A new report commissioned by WWF and carried out by the University of Newcastle, Australia has found that people are ingesting approximately 5 grams of microplastics every week – that’s the equivalent of a credit card.
“These findings must serve as a wake-up call to governments. Not only are plastics polluting our oceans and waterways and killing marine life – it’s in all of us and we can’t escape consuming plastics. Global action is urgent and essential to tackling this crisis,” said Marco Lambertini, WWF International Director General.
The study demonstrated that the single largest source of plastic ingestion is through water, both bottled and tap, all over the world. Large regional variations are reflected again, with twice as much plastic found in the US or India than in European or Indonesian water. Of the consumables studied, those with the highest recorded plastic levels include shellfish, beer and salt. The findings of the report demonstrate that the problem of plastic pollution is a universal one and directly affecting people. Leakage of plastic into our environment and food chain has been met so far with an inadequate global response by governments.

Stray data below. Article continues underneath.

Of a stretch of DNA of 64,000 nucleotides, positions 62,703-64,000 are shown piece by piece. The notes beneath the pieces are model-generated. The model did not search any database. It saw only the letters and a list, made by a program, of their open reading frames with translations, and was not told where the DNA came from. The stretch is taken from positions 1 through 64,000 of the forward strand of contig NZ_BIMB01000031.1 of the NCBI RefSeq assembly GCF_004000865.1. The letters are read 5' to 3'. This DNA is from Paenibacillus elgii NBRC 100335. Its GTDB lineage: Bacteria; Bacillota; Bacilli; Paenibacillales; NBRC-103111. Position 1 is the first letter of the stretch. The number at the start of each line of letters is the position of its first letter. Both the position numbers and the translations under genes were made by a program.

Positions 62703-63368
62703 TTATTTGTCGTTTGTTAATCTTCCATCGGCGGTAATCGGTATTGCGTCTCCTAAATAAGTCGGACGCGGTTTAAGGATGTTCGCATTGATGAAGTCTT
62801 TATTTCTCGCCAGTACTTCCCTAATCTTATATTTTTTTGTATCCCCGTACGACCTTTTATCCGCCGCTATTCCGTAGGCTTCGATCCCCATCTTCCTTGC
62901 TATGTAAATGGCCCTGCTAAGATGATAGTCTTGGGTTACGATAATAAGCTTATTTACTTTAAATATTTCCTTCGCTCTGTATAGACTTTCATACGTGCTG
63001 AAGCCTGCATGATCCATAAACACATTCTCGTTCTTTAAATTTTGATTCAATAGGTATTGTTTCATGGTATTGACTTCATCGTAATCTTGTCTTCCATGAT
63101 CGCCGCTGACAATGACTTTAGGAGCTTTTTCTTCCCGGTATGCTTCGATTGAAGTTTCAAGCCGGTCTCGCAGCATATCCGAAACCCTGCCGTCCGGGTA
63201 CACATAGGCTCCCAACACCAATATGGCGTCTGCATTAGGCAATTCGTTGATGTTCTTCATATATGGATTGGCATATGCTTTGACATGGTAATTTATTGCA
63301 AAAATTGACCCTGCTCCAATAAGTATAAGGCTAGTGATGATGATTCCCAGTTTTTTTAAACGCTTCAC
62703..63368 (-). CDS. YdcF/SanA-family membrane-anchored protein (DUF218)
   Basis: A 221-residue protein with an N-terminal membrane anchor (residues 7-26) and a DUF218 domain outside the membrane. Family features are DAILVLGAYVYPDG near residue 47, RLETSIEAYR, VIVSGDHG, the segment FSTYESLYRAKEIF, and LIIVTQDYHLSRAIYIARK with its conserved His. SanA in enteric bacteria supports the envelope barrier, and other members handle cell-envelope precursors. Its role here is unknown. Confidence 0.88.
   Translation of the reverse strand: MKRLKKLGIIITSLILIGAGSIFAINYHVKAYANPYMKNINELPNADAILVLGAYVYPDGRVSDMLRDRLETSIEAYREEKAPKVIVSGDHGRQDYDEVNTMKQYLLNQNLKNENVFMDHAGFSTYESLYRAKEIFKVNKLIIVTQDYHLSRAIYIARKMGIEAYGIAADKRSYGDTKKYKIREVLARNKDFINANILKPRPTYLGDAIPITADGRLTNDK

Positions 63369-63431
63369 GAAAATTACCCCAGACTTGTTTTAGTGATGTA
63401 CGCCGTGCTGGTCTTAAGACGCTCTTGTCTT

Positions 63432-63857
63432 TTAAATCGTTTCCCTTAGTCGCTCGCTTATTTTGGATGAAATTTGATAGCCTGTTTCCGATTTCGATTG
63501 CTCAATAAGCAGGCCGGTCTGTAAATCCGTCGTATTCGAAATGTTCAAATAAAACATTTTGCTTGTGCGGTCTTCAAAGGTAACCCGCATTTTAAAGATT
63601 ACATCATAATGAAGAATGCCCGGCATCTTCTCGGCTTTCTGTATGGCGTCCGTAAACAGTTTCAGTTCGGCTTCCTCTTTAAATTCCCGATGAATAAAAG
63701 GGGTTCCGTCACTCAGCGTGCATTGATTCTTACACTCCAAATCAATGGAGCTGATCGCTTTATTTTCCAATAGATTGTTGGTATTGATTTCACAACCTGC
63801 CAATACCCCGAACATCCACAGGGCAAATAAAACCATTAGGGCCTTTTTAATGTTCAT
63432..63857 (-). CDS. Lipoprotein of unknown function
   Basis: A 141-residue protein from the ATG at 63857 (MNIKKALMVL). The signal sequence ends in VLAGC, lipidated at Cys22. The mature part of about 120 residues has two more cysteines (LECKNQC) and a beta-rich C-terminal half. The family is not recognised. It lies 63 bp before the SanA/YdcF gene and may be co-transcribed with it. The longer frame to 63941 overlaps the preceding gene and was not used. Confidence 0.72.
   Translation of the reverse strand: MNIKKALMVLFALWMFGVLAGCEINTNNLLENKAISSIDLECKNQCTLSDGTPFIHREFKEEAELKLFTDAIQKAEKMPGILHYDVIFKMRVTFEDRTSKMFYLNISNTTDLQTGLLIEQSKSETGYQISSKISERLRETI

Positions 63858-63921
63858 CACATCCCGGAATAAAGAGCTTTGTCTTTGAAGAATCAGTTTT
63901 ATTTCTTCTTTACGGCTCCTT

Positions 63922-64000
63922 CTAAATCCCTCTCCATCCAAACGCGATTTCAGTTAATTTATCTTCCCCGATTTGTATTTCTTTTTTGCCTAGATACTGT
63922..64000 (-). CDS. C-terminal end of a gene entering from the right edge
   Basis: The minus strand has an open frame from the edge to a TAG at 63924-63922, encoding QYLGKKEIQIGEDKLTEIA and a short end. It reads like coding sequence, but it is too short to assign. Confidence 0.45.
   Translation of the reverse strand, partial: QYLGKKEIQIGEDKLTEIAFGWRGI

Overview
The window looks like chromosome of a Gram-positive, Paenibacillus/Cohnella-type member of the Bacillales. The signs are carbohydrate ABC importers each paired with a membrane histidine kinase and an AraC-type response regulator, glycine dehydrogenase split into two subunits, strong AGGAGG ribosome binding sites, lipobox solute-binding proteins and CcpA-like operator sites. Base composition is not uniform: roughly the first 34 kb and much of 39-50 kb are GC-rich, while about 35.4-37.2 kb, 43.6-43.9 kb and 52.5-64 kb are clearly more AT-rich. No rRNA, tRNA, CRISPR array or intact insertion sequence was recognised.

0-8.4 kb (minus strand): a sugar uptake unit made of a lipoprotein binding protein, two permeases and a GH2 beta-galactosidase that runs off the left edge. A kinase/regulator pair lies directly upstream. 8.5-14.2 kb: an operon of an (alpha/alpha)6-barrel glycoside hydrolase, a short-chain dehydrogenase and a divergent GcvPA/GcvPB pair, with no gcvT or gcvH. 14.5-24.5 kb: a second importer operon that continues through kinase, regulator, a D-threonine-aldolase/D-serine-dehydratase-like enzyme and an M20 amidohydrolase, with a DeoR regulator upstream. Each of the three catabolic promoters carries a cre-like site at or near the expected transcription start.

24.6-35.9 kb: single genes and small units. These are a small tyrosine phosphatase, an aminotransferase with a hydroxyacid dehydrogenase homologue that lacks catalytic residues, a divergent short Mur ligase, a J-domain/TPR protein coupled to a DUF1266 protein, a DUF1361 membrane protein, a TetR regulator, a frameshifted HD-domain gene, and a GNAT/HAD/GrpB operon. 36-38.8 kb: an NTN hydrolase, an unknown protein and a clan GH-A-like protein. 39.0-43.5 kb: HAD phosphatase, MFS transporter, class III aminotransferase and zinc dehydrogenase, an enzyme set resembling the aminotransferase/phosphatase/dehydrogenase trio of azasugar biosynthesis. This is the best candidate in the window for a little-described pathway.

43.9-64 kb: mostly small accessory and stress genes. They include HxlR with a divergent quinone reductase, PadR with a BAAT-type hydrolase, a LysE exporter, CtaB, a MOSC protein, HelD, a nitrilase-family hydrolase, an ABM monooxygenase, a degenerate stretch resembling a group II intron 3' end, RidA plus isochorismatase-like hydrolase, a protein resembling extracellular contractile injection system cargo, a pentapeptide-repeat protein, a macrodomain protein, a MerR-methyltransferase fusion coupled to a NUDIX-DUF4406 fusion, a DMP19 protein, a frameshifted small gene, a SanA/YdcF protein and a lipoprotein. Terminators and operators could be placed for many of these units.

No Plastic in Nature: Assessing Plastic Ingestion from Nature to People calls for governments to step up and play a key role in ensuring the entire chain in the plastic system, from manufacturers to consumers, are held accountable to the common goal of ending plastic pollution. WWF is mobilising the public to support the global petition calling for a legally binding treaty on marine plastics pollution that has already garnered over 500,000 signatures.